In the Hollywood system the names are few, but welcome, and waiting… waiting for viewers, reviewers, actors, writer, producers, studios, and directors to recognize there is an inequity, a growing one, at the heart of our fictions, that much be addressed to make our cinema and ourselves… better.
Those filmmakers are (among others):
The late great Gordon Parks
The late great Tony Scott
The very much with us and Great Michael Mann
The very much with us and Great and underutilized Carl Franklin
Very, very different directors, but what they were all able to do, sometimes for a single movie, sometimes for multiple movies, is something so rarely done in Hollywood today that it’s like there is an unofficial Hayes code prohibiting it…
…prohibiting having a movie with a character of color or Black character as both heroic protagonist and a male with a functioning libido, who doesn’t have to die or be sacrificed for the majority. 🙂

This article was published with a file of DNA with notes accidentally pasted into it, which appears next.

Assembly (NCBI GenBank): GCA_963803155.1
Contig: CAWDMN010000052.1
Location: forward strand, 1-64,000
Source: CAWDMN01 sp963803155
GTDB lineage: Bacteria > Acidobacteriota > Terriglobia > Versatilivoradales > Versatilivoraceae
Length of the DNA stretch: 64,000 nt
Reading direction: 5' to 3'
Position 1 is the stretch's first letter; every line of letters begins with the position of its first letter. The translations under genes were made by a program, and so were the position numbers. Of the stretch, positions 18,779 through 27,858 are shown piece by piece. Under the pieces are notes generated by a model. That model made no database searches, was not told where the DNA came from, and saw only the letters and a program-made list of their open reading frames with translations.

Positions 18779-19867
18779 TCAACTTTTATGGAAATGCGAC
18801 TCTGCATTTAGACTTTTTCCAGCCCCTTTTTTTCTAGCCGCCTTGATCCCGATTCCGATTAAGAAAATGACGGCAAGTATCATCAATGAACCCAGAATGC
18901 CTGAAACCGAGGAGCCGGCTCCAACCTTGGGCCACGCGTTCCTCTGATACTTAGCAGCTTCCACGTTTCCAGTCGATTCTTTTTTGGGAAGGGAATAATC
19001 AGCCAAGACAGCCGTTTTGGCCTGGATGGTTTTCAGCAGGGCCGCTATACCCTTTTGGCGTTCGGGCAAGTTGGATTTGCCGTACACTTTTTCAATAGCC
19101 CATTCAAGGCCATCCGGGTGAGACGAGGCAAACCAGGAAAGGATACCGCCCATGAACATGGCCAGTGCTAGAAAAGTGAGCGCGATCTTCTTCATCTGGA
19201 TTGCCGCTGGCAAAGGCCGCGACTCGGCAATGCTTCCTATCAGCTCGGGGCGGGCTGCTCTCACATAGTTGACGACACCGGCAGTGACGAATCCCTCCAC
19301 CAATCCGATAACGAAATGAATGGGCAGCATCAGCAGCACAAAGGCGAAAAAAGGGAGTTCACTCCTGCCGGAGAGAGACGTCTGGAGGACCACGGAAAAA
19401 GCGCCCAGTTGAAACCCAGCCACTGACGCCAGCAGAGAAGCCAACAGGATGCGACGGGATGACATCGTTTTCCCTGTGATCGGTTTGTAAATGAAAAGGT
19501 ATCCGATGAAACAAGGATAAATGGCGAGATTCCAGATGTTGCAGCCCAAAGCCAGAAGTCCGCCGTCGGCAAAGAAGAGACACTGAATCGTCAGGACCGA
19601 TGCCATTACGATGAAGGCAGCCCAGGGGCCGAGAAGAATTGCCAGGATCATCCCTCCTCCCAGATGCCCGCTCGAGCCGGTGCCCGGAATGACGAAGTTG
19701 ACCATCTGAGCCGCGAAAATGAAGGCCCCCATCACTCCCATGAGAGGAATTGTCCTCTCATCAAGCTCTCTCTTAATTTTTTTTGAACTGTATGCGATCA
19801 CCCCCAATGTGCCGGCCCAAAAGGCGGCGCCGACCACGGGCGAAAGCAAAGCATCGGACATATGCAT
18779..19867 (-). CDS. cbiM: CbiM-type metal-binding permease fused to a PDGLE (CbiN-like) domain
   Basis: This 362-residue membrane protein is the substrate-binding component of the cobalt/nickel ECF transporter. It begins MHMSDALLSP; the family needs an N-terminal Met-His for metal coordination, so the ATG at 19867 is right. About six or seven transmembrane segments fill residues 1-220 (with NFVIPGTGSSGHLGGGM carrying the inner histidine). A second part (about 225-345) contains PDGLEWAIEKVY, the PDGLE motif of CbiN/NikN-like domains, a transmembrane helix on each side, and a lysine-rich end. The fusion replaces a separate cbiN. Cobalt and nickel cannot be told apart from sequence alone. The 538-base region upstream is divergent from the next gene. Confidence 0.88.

Outside of the great explosion of films in the 70s extending a bit into the 80s, and the subsequent eradication of locally controlled/independent theaters, The Heroic, virile Black hero has become a scare commodity on Theatrical screens.
Which is why when it gets done well… these days, such as in Peter Berg’s poorly named and badly marketed HANCOCK… the film becomes a wild success. Because there is a large population starved for empowering images of themselves. 2013 with its BUTLER and FRUITYVALE STATION and 12 YEARS A SLAVE, showcases Hollywood’s debasement attitude when it comes to theatrical releases. “Multiple characters of color? You better be a comedy, or telling us about getting your ass whupped.” 🙂 .